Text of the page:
When it comes to mobile phones, the “circular economy” gives second-hand devices a longer life in the hands of users, reduces the need for purchasing brand-new phones, preserves resources and reduces the impact of digital waste on the environment.
This often involves recycling materials and reusing components such as the microprocessor and memory storage in mobile devices. For example, if a smartphone has been damaged and doesn’t boot up anymore, chances are high that those components (and others) are fully functional. It is simply a matter of de-soldering and cleaning them so that they are ready to be used again.
However, one of the hazards of giving a mobile phone a second life is that data from the previous user could be discoverable by later owners.
Second-Hand Android Devices Hold Onto Data After Factory Reset
Blancco participated in the SustainablySMART project funded by the European Union, and the team presented results from the project session “Smartphones: Repair, Remanufacturing and Reuse of Components,” at the 2018 CARE Innovation, Vienna.
Below is a summary of what we discovered through our analysis, as well as links to the full reports and presentations.
Paper 1: “Implications of Circular Economy on Users’ Data Privacy: A Case Study on Android Smartphones Second-Hand Market”
For this first study, we focused on the IT asset disposition (ITAD) business in Europe. We purchased 100 Android smartphones from various ITAD operators. These phones had been reset to factory settings on the ITAD’s premises. Our goal was to analyze whether those devices still retained data from previous users.
The sample covered all Android OS versions from 2010 (Gingerbread, 2.3) to 2016 (Nougat, 7.0). For each device, the process started with a manual check using the phone’s user interface. Then, we accessed the device’s memory via forensic tools or low-level hardware techniques. Finally, we conducted the analysis and classified the results.
During this process, we were able to recover data on 19 percent of the sample (19/100), with ten of those phones containing non-critical data (SMS and call logs from the carrier). More concerning, however, was that on eight phones, we recovered critical personal data. One phone had critical corporate data.
We talk more about these results in our paper, “Implications of Circular Economy on Users’ Data Privacy: A Case Study on Android Smartphones Second-Hand Market.”
Paper 2: “Analysis of Data Remanence After Factory Reset, and Sophisticated Attacks on Memory Chips”
For our next analysis, we wanted to expand a recognized Cambridge study on Android’s factory reset performance. This study analyzed versions from Gingerbread (2.3) to Jelly Bean (4.3).
Using a sample of 68 phones, we focused again on the most popular models circulating on the European market. Our goal was to analyze later OS versions up to Nougat (7.0).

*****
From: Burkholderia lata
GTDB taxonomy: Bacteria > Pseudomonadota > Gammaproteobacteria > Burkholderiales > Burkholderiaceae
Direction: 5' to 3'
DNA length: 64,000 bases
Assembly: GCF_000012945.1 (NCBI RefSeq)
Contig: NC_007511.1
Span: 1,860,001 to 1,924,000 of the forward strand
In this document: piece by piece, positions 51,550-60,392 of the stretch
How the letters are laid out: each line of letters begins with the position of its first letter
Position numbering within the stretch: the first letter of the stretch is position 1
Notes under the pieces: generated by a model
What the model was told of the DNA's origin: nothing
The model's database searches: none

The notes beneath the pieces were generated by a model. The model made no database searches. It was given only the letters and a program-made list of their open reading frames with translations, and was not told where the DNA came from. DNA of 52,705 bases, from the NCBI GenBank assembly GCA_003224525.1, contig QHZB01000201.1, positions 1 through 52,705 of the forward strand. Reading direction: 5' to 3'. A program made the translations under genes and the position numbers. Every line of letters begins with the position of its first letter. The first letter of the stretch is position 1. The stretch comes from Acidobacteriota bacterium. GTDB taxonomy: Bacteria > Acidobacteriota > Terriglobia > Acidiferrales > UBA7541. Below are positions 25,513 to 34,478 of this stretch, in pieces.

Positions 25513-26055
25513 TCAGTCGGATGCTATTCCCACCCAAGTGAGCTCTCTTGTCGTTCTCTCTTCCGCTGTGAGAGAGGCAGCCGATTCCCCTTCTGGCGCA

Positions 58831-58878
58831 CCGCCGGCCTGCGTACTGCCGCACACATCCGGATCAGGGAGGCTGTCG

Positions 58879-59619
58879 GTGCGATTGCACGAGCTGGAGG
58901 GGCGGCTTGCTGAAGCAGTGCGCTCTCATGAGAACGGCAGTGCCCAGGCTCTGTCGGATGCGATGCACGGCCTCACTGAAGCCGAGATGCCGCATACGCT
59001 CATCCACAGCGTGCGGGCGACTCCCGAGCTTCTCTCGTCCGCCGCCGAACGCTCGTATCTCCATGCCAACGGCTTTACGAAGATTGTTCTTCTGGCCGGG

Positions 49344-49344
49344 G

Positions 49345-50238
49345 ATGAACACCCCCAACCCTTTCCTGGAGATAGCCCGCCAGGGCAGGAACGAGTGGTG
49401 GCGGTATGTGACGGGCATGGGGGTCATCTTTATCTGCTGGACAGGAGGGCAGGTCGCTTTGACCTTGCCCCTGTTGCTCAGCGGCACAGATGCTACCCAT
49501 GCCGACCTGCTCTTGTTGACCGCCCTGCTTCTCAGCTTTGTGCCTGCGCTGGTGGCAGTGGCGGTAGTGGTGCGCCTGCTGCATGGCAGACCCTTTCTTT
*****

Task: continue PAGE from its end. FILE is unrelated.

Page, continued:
The idea was to simulate the user’s real experience using our own test data and accounts, populating the device with multimedia files, SMS, contacts, email accounts, social media, etc. After that, we performed a factory reset, then a memory extraction via forensic tools. We then analyzed the results.
In the end, we were able to recover data on 14 phones (20 percent of the sample). Most of them were running old Android versions, but we also recovered data from an Android 4.4 device. We discovered data on this last device within our research lab, using a physical connection to perform extraction on the memory chip.
To expand and validate our study, we sent one of the best-selling phones in history running on Android Lollipop (5.0) to an external data recovery laboratory. While we didn’t find any data using our in-house methods on this phone, this external lab performed the most sophisticated hardware techniques to finally retrieve SMS messaging data. This validated that the Android factory reset failed at removing data completely.
You can find the details of this analysis in the full paper, “Analysis of Data Remanence After Factory Reset, and Sophisticated Attacks on Memory Chips.”
What These Two Data Recovery Studies Tell Us about the Second-Hand Mobile Phone Market
In conclusion, our first study suggests that many IT asset disposal facilities can fail to successfully sanitize a significant percentage of Android devices. Despite claims of phones going through data sanitization processes, previously owned devices still stored user data.
This did not seem to depend on the OS version, as data was found up to Android OS 6.0. Further, our second study suggests that the factory reset function built into Android OS also fails to permanently erase user data, at least on older versions of Android OS (from 2.3 to 5.x). The effectiveness of factory reset, however, seems to depend on both the OS version and the underlying memory technology.
To get a more detailed overview of the SustainablySMART project and these data recovery studies, including testing setup diagrams, download the two-part presentation I gave at the Going Green – CARE INNOVATION 2018 conference in Vienna, Austria.